¶ 8. This language intimates that whether a breach exists and whether the breach is material and substantial are questions of fact to be proved by clear and convincing evidence. Indeed in State v. Jorgensen, 137 Wis. 2d 167, 169, 404 N.W.2d 66 (Ct. App. 1987), the court of appeals unambiguously stated that "whether a breach of contract exists involves a question of fact." Other court of appeals cases, however, both before and after Jorgensen, viewed the question of whether the State breached the plea agreement as a question of law.9 In State v. Ferguson, 166 Wis. 2d 317, 320-21, 479 N.W.2d 241 (Ct. App. 1991), a decision rendered after the Jorgensen case and without citing Jorgensen, the court of appeals declared that whether the State's conduct breached the terms of the plea agreement is a question of law reviewed de novo.10

¶ 9. The Jorgensen and Ferguson cases cannot be readily reconciled.11 Indeed the State's brief in Wills called the court's attention to this conflicting line of cases that promulgated two different standards of review and argued in favor of the standard of review that the Wills court adopted.

¶ 10. The Wills decision explicitly declares that determining the existence of a breach is a question of law, resolving the two different standards of review set forth in prior cases. Wills cites Jorgensen for the proposition that when there is a dispute about facts, then the appellate court gives deference to the factual findings of the circuit court unless clearly erroneous.12 It cites Ferguson for the proposition that when there are no disputed facts on appeal, the question of whether the State breached the terms of the agreement is a question of law that is determined de novo.13 Wills then concludes that if there is both a disputed question of fact and a question of whether the facts establish a breach, the court must first review the facts under the clearly erroneous standard of review and then determine as a matter of law under a de novo standard of review whether the State breached the terms of the plea agreement.14 ¶ 11. Nevertheless, the clear and convincing evidence language continued to have vitality after Wills15 and is discussed by the parties in the present case.

[1]

¶ 12. The State's brief in the present case recognizes that clear and convincing evidence ordinarily describes the middle burden of persuasion imposed on a party who has the obligation to prove facts, but concludes that the language has significance for appellate review even though Wills sets forth the controlling standard of review.16 The clear and convincing evidence burden of persuasion describes the affirmative proof a party must produce to establish a fact at issue. The clear and convincing evidence burden is directed to the trier of facts in the circuit court; the clear and convincing evidence burden is not ordinarily a standard of review for an appellate court in determining questions of law.17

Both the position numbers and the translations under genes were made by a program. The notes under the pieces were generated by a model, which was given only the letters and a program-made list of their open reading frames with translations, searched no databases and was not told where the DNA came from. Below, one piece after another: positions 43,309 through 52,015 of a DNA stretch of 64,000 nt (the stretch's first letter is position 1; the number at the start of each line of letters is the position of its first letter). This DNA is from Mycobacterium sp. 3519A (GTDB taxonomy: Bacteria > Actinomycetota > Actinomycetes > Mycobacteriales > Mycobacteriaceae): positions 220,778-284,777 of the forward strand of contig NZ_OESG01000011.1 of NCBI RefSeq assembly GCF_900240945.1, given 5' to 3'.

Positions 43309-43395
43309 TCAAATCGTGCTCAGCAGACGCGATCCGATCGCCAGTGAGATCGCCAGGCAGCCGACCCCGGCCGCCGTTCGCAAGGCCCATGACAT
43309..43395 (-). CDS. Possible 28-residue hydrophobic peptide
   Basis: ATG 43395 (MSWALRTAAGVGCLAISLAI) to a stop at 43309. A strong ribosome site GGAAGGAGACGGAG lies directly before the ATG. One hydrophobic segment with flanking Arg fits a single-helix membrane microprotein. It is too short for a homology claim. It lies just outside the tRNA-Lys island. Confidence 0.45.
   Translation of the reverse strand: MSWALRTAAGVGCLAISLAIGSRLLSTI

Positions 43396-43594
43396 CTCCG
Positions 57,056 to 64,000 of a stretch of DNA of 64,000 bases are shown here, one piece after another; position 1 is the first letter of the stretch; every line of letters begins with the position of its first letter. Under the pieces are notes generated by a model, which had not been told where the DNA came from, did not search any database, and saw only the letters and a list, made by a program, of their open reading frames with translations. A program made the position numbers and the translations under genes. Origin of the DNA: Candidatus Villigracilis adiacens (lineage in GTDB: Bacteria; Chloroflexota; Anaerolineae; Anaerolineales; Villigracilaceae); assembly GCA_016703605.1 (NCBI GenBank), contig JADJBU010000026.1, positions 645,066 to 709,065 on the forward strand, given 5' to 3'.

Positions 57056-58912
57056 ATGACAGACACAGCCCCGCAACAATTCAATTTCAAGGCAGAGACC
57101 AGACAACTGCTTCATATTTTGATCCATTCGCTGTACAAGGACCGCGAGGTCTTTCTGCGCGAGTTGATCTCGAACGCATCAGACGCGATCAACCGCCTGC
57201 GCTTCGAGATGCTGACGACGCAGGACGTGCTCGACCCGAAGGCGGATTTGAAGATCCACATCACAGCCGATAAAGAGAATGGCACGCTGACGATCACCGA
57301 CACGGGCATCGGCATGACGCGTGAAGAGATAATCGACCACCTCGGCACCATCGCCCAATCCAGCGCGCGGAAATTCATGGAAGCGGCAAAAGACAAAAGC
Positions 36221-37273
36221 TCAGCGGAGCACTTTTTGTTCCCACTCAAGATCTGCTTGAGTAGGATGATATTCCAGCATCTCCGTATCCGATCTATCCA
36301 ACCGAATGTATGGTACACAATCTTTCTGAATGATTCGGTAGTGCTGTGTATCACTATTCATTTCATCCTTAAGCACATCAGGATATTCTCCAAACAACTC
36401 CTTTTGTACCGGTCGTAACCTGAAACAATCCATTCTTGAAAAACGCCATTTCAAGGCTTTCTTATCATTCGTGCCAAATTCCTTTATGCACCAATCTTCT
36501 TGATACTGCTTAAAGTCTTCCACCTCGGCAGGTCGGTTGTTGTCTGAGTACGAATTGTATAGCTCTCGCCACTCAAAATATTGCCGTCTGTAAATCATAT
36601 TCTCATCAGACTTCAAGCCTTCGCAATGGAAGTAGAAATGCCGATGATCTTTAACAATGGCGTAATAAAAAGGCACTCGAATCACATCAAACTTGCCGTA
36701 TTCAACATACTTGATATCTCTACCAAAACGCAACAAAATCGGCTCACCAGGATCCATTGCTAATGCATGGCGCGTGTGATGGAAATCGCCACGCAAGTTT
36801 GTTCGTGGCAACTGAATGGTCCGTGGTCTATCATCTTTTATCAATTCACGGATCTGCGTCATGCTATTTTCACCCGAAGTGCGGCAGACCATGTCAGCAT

¶ 13. The State interprets the clear and convincing evidence language used in several cases relating to breach of plea agreements to mean that the defendant must clearly and convincingly persuade this court of the correctness of his position on the questions of law involved in the present case. According to the State, the clear and convincing evidence rule provides guidance to the court concerning the degree of confidence the court should have in its legal conclusions when the issues are whether a party has breached a plea agreement and whether the breach is material and substantial. The State urges that for the defendant to succeed in the present case, this court must be persuaded clearly and convincingly that the State breached the plea agreement and that the breach was material and substantial.18

¶ 14. The State argues that this burden of persuasion for the questions of law is correct because it furthers the public policy favoring finality of judgments, the free flow of information to sentencing courts, the legislative directive protecting rights of crime victims, and the importance of negotiated pleas in efficiently disposing of criminal cases while protecting the public.

[2]

¶ 15. We are not convinced by the State's argument. Determinations of questions of law are not ordinarily discussed in terms of a burden of persuasion. Furthermore, the State's principal reason for applying the clear and convincing burden of persuasion to these questions of law, namely, to support finality of judgments, is not persuasive. Finality is an important value in criminal cases, as the State argues, but finality must be balanced against an accused's due process right to the benefit of a plea agreement. The State does not offer an explanation, and we cannot think of one, to justify why the values explicated by the State should outweigh, as a matter of law, an accused's due process rights. Accordingly, we do not graft the clear and convincing evidence burden of persuasion to the standard of review applied to questions of law in breach of plea agreement cases.

[3]

¶ 16. The second issue tangentially related to the standard of review and to the clear and convincing evidence rule is the "close case" rule, sometimes referred to as the "close call" rule. The State's principal objection to the court of appeals' decision in the present case is to the court...